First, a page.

In our 28th Technology Series episode, we tour the historic steamships SS Savonlinna and SS Punkaharju and take a 90-minute cruise of the area on the SS Punkaharju. The ships are located in Savonlinna, Finland within the Great Saimaa Lakes system. Steamships have long been a popular form of transit in the area and the Savonlinna and the Punkaharju currently are part of of the largest fleet of classic steamships in Finland, operated by Janne Leinonen of VIP Cruise.
The SS Savonlinna, pictured above, is a museum ship owned by the city of Savonlinna and is on display to visitors at the Savonlinna Provincial Museum when not in service. The oldest in the fleet, the Savonlinna was built in 1904 at the Paul Wahl & Co. shipyard in Varkaus, about 50 miles north of Savonlinna. The ship is 91.2ft (27.8m) long, with a beam of 21.7ft (6.6m) wide and a draft of 7.9ft (2.4m).
Savonlinna had become a popular spa destination in the late 19th-century and the Saimaa Steamship company ordered the vessel built to provide daily service between Savonlinna and Lapeenranta, to the south at the Saimaa Canal lake terminus. Because the ship was built to transport wealthy spa-goers, the interior was richly finished and has often carried dignitaries, a tradition that has continued. In recent years, the Savonlinna hosted the presidents of Finland and Germany.
Pictured above is the Savonlinna‘s original 200HP engine that could propel the ship at 11.5 knots, earning it the nickname “Saimaa Express”.
Many of the historic steamships that still ply the Saimaa Lakes have been converted to fuel oil, but the Savonlinna still burns meter-long birch logs.
Jennifer at the helm of the Savonlinna. As with the rest of the ship, the helm has been beautifully maintained in its original, traditional form, but does include modern required safety features such as an AIS. The Furuno FA-150, the model installed on Dirona, seems a popular choice for commercial boats. The Holland America Westerdam cruise ship we toured had one as well.
The other two ships in the VIP Cruise fleet are the 74ft (22.5m) S/S Punkaharju, built in 1905 locally in Savonlinna, and the (26.5m) S/S Paul Wahl, built in 1909 also in Varkaus where the Savonlinna was built..
Pictured above is the engine room on the S/S Punkaharju with its original Finnish-made 92HP compound steam engine. The engine is surprisingly quiet because it’s steam-powered and no internal combustion is taking place. The Oilon boiler, running on light fuel oil, holds 1,320 gallons (5,000L) and generally operates at a pressure of 116 psi (8 bar), with a maximum of 145 psi (10 bar).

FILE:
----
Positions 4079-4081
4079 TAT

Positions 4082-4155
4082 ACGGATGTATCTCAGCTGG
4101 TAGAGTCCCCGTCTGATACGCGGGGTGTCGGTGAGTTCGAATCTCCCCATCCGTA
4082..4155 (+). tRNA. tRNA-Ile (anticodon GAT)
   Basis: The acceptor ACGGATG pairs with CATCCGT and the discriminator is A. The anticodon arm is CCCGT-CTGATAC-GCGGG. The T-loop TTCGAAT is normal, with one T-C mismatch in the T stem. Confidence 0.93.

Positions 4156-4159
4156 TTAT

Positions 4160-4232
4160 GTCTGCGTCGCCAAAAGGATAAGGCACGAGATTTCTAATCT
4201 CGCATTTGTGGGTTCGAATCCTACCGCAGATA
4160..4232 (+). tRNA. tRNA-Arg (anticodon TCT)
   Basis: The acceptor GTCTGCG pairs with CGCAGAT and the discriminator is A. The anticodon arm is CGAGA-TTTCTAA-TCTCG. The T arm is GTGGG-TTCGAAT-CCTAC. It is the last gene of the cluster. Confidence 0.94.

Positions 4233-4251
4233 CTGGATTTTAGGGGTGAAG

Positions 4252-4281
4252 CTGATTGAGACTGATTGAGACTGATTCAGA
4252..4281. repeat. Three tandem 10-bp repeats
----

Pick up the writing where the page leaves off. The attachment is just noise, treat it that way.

At the right of the second picture above is the telegraph system the captain at the helm uses to communicate with the engineer. When a cruise ship docks these days, the captain is usually standing in the shore side bridge wing which reaches out beyond the side of the ship for better visibility. When James toured the 936-ft Westerdam, the captain showed him the wing station where he can directly control the azipods and thrusters and slowly ease the boat up to the dock. Moving an 81,811 gross ton ship near an immovable dock requires considerable skill but the view is incredible with clear sight bow to the stern all way down the side of the ship and the controls are directly handled by the captain rather than through the indirection and latency of giving commands.
But it wasn’t always that way. On the steamship Punkaharju , the captain is directly at the wheel but all engine controls are sent by telegraph down to the engine room. The engineer in the engine room is unlikely to hear the telegraph over the engine but hopefully he will see the telegraph move signalling the captains intent. For example, as the boat slows moving towards the dock, the captain will first ask for dead slow by setting the telegraph appropriately. The engineer will see that new setting and adjust the steam engine governor setting to dead slow and then acknowledge the captain’s command by setting the telegraph to dead slow.
The 1905 Punkaharju is the oldest steamer still in business use. This photograph on board, likely taken in the 1950s, shows the ship out for a cruise.
After touring the two steamships, we took a 90-minute cruise aboard the Punkaharju. In the pictures above, captain Jyri Koponen is easing the the Punkaharju with the Savonlinna visible on the dock beyond. He’ll be operating the boat remotely, by communicating with the engineer via telegraph. One of the wonderful things about travelling in a steamship is the authentic toot of the steam-powered horn as we get underway and return.
The video below shows details of our cruise, including the running engine and steering system, the Punkaharju layout, the beautiful scenery and of course, the steam-powered horn.
More than a century later, the Savonlinna and the Punkaharju are still reliably carrying passengers around the Great Saimaa Lakes system. Technology has advanced greatly over the last century and yet these elegant steam-driven ships remains one of the best ways to tour the lake. We can see why passengers continue to flock to these vessels when visiting Savonlinna. The classic steamship experience is hard to beat.